Lung - nontumor
Other nonneoplastic disease
Pulmonary hypertension

Author: Elliot Weisenberg, M.D. (see Authors page)

Revised: 22 March 2017, last major update December 2011

Copyright: (c) 2003-2017, PathologyOutlines.com, Inc.

PubMed search: pulmonary hypertension [title] lung

Related topics: Plexiform arteriopathy, Thrombotic pulmonary hypertension, Multiple pulmonary emboli

Cite this page: Pulmonary hypertension. PathologyOutlines.com website. http://www.pathologyoutlines.com/topic/lungnontumorpulmonaryhyper.html. Accessed December 12th, 2017.
Clinical features
  • Defined clinically as mean resting pulmonary artery pressure > 25 mm Hg or systolic > 30 mm Hg, usually not symptomatic until 60 mm Hg
  • Also defined as 25% or more of systemic pressure (normal is 10%)
  • Classified based on consensus conference (J Am Coll Cardiol 2009;54:43)

Pulmonary arterial hypertension (PAH):
  • Idiopathic
  • Familial
  • Associated with:
    • Collagen vascular disease
    • Congenital systemic to pulmonary shunts
    • Portal hypertension
    • HIV infection
    • Drugs and toxins (historically diet drug fenfluramine and phentermine fen-phen)
    • Other
  • Associated with significant venous or capillary involvement:
    • a) Pulmonary venous occlusive disease
    • b) Pulmonary capillary hemangiomatosis

Pulmonary venous hypertension:
  • Left sided atrial or ventricular heart disease
  • Left sided valvular heart disease

Pulmonary hypertension associated with hypoxemia:
  • COPD
  • Interstitial lung disease
  • Sleep-disordered breathing
  • Alveolar-hypoventilation disorders
  • Chronic exposure to high altitudes

Pulmonary hypertension due to chronic thrombotic or embolic disease:
  • Thromboembolic obstruction of proximal pulmonary arteries
  • Thromboembolic obstruction of distal pulmonary arteries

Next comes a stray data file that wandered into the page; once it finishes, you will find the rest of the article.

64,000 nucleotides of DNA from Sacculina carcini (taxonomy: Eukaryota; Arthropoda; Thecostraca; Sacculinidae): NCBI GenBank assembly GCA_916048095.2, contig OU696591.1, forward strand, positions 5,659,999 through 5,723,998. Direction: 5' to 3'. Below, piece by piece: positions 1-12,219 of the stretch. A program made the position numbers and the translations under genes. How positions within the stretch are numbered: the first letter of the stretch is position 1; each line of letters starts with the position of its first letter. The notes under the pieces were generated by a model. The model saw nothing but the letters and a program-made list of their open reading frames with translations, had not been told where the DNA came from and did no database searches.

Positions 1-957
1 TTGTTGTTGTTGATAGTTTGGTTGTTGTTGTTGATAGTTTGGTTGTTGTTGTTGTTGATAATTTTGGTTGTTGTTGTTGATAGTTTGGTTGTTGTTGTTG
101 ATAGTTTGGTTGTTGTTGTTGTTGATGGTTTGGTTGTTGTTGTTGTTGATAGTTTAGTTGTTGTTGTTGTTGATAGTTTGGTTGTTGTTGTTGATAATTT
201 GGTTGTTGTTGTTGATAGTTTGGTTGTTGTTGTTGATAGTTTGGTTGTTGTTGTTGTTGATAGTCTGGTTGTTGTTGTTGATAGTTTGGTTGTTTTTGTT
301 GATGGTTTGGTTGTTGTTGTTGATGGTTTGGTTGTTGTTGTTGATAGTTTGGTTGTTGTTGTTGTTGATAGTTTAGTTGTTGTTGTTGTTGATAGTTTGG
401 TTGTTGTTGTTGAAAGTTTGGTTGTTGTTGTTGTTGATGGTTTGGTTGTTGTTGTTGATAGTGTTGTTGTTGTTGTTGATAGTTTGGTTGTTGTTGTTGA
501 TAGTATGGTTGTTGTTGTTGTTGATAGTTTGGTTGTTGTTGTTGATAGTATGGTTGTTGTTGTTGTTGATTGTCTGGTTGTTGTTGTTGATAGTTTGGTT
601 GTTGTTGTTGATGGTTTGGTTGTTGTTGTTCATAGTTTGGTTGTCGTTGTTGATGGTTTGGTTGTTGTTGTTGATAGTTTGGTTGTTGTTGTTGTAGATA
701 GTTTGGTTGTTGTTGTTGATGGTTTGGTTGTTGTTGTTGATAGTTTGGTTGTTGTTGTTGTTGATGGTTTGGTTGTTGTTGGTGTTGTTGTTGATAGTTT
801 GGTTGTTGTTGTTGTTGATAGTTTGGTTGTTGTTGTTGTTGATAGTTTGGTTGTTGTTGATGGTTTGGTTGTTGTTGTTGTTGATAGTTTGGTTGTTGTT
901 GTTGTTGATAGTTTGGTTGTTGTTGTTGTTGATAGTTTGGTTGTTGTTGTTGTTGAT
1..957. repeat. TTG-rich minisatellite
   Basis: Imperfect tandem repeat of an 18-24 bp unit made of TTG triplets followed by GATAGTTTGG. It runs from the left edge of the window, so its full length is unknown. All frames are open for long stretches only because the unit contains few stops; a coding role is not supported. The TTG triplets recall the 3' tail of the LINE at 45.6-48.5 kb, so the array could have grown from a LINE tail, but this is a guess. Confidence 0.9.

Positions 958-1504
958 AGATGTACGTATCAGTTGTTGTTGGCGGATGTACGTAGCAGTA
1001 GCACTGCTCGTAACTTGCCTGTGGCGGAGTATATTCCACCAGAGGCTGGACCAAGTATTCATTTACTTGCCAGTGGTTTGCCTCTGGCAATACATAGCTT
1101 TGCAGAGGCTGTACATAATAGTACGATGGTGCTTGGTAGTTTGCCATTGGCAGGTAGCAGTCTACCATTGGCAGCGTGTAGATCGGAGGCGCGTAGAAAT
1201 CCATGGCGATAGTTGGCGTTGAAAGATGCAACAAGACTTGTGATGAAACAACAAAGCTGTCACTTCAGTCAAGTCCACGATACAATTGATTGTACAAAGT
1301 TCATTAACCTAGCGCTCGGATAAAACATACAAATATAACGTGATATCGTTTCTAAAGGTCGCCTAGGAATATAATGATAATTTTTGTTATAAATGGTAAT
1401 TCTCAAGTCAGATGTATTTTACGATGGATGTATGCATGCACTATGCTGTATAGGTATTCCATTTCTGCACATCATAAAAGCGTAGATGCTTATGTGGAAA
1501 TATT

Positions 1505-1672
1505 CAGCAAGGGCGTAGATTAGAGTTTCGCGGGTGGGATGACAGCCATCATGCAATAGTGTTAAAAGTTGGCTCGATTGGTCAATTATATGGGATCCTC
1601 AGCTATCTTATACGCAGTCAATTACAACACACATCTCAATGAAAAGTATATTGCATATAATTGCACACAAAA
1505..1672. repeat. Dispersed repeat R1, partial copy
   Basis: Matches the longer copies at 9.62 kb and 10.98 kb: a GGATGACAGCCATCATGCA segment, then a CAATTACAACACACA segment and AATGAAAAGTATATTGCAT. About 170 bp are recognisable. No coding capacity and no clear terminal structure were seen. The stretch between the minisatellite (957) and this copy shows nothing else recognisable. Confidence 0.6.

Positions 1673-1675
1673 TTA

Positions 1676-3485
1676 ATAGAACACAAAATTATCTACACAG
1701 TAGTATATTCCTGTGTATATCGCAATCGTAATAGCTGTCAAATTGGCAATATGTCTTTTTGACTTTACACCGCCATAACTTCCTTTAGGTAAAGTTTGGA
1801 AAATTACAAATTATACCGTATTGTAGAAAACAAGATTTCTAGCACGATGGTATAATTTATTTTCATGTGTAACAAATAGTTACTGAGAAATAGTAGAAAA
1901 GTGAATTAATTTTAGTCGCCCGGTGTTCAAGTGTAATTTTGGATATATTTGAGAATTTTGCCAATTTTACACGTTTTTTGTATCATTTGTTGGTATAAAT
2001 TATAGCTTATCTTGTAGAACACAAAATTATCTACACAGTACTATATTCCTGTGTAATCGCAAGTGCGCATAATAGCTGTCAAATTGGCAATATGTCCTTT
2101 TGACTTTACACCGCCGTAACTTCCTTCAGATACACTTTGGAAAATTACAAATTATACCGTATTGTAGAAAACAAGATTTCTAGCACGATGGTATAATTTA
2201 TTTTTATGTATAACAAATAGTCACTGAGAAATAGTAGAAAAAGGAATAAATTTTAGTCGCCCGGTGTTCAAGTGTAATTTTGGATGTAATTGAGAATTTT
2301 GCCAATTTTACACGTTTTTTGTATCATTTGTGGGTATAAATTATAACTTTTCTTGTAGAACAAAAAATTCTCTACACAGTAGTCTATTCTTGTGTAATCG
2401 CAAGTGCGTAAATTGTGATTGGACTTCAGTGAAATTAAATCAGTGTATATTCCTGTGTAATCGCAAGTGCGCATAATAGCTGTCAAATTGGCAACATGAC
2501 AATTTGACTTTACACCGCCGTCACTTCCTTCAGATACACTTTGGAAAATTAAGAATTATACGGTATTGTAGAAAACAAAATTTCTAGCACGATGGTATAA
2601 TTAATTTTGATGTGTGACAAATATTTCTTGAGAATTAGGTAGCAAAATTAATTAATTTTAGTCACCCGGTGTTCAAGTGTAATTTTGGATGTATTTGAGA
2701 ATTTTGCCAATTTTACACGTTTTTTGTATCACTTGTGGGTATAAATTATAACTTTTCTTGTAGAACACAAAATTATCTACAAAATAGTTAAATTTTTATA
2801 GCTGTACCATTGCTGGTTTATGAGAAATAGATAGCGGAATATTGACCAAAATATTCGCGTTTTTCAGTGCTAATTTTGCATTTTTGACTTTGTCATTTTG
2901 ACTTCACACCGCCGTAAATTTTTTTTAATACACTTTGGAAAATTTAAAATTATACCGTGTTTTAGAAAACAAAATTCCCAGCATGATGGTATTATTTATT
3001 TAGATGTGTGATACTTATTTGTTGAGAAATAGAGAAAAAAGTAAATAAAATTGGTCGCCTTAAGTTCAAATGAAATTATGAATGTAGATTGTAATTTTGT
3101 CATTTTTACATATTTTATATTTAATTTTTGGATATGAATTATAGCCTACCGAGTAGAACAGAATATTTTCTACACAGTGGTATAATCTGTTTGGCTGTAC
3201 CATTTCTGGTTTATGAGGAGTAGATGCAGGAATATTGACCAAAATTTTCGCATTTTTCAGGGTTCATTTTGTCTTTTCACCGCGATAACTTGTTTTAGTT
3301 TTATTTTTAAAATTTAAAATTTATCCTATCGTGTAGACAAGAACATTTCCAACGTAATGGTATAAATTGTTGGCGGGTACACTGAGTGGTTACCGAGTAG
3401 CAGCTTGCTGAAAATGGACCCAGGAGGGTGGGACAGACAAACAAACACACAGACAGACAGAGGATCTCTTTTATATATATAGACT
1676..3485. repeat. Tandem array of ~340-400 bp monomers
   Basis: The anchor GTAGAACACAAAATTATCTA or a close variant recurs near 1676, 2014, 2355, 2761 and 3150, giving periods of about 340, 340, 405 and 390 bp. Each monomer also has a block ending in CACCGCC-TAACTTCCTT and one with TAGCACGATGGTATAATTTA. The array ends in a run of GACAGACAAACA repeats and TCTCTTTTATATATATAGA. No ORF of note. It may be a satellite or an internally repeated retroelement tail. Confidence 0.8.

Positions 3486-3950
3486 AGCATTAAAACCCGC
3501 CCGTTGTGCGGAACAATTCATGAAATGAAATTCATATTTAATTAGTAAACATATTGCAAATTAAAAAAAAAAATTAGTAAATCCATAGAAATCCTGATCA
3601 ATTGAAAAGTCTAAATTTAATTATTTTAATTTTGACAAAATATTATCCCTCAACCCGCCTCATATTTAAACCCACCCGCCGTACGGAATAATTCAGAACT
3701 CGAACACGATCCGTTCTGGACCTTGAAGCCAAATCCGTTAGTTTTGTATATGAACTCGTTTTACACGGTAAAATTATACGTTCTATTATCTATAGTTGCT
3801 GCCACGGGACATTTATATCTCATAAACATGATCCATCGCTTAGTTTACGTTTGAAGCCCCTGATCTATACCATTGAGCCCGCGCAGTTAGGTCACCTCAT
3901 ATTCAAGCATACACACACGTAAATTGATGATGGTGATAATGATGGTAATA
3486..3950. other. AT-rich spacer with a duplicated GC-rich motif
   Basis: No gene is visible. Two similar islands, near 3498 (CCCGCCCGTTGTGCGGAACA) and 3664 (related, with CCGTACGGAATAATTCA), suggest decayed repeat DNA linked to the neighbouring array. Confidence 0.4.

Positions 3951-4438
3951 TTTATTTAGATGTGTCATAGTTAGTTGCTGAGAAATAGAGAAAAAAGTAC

• Nonthrombotic pulmonary embolism (tumor, parasites and foreign material)
  • Miscellaneous (sarcoidosis, Langerhan cell histiocytosis and compression of pulmonary vessels)

  • In secondary forms, endothelial cell dysfunction initiates the disorder; causes decreased production of nitric oxide and prostacyclin and increased levels of endothelin, leading to endothelial cell activation, constriction and thrombogenesis; usually women ages 20 - 40 years; some patients have vasospastic element

Idiopathic:
  • Sporadic, requires exclusion of other known causes
  • Usually women 20 - 40 years old
  • Sometimes children are initially asymptomatic, then shortness of breath, fatigue, angina, progressing to right ventricular hypertrophy, cor pulmonale, pulmonary emboli or pneumonia

Familial:
  • Rare, autosomal dominant with incomplete penetrance
  • Mutations in bone morphogenic protein receptor 2 signalling pathway (BMPR2)
Treatment
  • Vasodilators, calcium channel blockers, nitric oxide, antithrombotic medications, prostacyclin analogues, endothelial cell receptor antgonists, phosphodiesterase-5 inhibitors and lung transplant in selective patients
  • Disease reversible if arterial lesions restricted to medial hypertrophy, intimal thickening of longitudinal smooth muscle or cellular intimal proliferation
Gross images

Images hosted on other servers:

Atherosclerosis

Microscopic (histologic) description
  • Organizing thrombi (suggests recurrent pulmonary emboli)
  • Interstitial fibrosis if hypoxia
  • Changes in major vessels / branches are similar to systemic atherosclerosis
  • Small vessels have medial hypertrophy and intimal fibrosis, which may narrow lumina to pinpoint
  • Plexogenic arteriopathy: tuft of capillaries spanning lumina of arteries, changes can be quantified using Reid index